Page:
All this week (7th April -12th April) I’m attending the European Geosciences Union (EGU) General Assembly 2013, held in Vienna, Austria. The conference has in the region of 11000 attendees, 13,500 submitted abstracts and more than 600 sessions, workshops and short courses, all related to the geosciences.
In these next few blog posts (not sure how many I’ll get to write yet!), I’ll be giving you an insight into my time at EGU (which is extra exciting for me, as it is my first international conference). I’ll be attending a range of talks, poster sessions, short courses and panel discussions; I hope to give you highlights of my favourite bits. There is so much going on that this will only give the briefest tour of what is on offer here, but there are plenty of sources where you can keep up to date with all the rest of the geosciences action– see the bottom of this post for details on those.
Day 1 – Sunday 7th April – Ice Breaker
I traveled to Vienna today and met up with other colleagues from Liverpool University. The seismology group have sent a number of delegates, as well as the geomorphology group at the geography department. Not much science happens at the ice breaker (at least not in my case), but we all enjoyed the free wine and food, an excellent way to start the conference !
Day 2 – Monday 8th April – Super Earths
My day was dominated by science related to Planetary Evolution. How much do we know about the deep interior of rocky planets and what can that tell us about their ability to generate magnetic fields and how size might be related to the onset of plate tectonics.
Tilman Spohn was awarded the Runcorn-Florensky Medal for his contributions to planetary science and gave a lecture on the thermal history of planetary objects. What is the state of matter in the deep interior of planets? In most cases, it seems we have a fair handle on this. So, take the Moon, for example, from seismic data we now know it has a core and solid inner core, but at what point was it able to generate its own magnetic field? He explored the Iron Snow Regime, which provides a mechanism by which, initially no dynamo would have existed, but one could have developed later in the Moon’s history. The lecture also presented the idea supported by many that Plate Tectonics need to operate for complex life to evolve on a planet, but is the size of a planet related to its ability to have a mobile mantle and therefore moving plates? Can plate tectonics feasibly operate in large planets know as Super-Earths? Some authors believe that there is a planetary mass range that favours the development of plate tectonics and that the probability of plate tectonics occurring may well peak at an Earth sized planet. Is it therefore, just chance that life developed on Earth?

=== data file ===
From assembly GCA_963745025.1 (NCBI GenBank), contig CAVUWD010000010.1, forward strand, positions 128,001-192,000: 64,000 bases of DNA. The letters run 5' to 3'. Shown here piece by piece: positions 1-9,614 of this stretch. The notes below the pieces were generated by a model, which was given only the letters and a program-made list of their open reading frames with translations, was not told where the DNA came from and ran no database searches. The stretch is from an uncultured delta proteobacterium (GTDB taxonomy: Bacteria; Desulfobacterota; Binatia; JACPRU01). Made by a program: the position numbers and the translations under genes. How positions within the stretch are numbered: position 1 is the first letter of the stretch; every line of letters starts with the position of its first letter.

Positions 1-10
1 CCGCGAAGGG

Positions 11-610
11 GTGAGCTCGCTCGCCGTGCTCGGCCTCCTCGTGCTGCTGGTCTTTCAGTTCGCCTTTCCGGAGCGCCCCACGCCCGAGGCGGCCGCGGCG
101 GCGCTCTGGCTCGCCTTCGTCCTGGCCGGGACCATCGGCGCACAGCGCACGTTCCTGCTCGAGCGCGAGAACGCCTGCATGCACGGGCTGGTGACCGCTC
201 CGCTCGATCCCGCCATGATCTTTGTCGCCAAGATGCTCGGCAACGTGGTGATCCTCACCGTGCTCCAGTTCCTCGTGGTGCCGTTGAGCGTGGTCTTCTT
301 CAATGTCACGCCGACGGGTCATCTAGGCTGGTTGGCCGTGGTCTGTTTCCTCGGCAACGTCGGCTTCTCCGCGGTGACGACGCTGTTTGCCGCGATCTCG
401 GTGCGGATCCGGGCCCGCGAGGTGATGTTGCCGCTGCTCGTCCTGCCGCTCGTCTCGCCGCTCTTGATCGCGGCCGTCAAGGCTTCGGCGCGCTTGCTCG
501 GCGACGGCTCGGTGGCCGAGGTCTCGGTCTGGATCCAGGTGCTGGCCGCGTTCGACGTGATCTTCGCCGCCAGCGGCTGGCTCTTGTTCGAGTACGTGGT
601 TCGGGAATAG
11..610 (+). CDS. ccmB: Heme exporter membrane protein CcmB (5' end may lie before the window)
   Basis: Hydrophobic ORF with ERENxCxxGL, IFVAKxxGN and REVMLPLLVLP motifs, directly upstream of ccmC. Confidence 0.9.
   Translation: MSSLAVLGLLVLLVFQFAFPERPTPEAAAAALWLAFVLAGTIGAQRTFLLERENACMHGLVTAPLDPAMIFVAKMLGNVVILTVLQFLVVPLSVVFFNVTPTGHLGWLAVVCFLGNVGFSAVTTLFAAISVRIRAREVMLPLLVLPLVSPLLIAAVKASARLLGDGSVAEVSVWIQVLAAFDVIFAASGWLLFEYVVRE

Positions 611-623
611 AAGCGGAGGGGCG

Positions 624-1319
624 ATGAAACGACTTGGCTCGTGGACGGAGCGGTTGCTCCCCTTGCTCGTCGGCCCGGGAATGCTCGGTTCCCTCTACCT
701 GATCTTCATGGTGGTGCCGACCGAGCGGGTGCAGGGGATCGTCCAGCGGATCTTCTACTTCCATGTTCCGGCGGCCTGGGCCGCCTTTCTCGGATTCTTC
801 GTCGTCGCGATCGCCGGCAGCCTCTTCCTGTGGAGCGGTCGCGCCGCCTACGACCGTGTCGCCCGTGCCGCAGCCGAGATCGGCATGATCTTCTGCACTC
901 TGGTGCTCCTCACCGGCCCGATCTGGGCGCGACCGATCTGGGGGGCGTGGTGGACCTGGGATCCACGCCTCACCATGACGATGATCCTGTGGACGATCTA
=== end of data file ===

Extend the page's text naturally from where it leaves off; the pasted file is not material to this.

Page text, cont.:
I also went along to John Tarduno’s talk on: Dynamo’s, Planetary Evolution and Life. He presented palaeomagnetic results from the Jack Hills Unit in Australia, that pass a conglomerate test (indicating they are at least the same as the depositional age of the conglomerates) and which record the weakest field intensities recorded so far in the Archaean: 7µT. Tarduno also discussed the implications of these results with relation to the ability of the Earth to retain water and it’s atmosphere at this early stage of its life. Although the evidence suggest there was an active dynamo at this time (Tarduno et al.2010, Biggin et al.,2011, as well as the data reported in the talk), it’s not clear how much protection from solar wind the early geomagnetic field would provide. It is also thought that standoff distances between the Sun and the Earth might have been much reduced and the effects of stellar activities strongly felt on the Earth’s surface. Perhaps there might be some other factors influencing the retention of an atmosphere and water early in the Earth’s history? Was there an initial super ocean on Earth, or a delivery during the Hadean/Archaean, which would allow for water loss, whilst still retaining sufficient to develop the planet into the body we know today?
Tomorrow is the big palaeomagnetism day, with both poster and oral session, watch this space for more highlights!
For more EGU action from other blogs and twitter, take a look at:
GeoLog (http://geolog.egu.eu/) and the EGU Blog Network (http://blogs.egu.eu) will be updated regularly throughout the General Assembly.
Keep up to date via Twitter by following (@EuroGeosciences) with the conference hashtag (#egu2013).
Some selected references:
Tarduno & Cotrrell, (2013) Earth and Planetary Science Letters,367, 123-132,2013.
Biggin et al., (2011), Earth and Planetary Science Letters, 302,314-328.
Tarduno et al. (2007) Nature, 446,657-660.
Tarduno et al. (2010) Science, 327 (5970).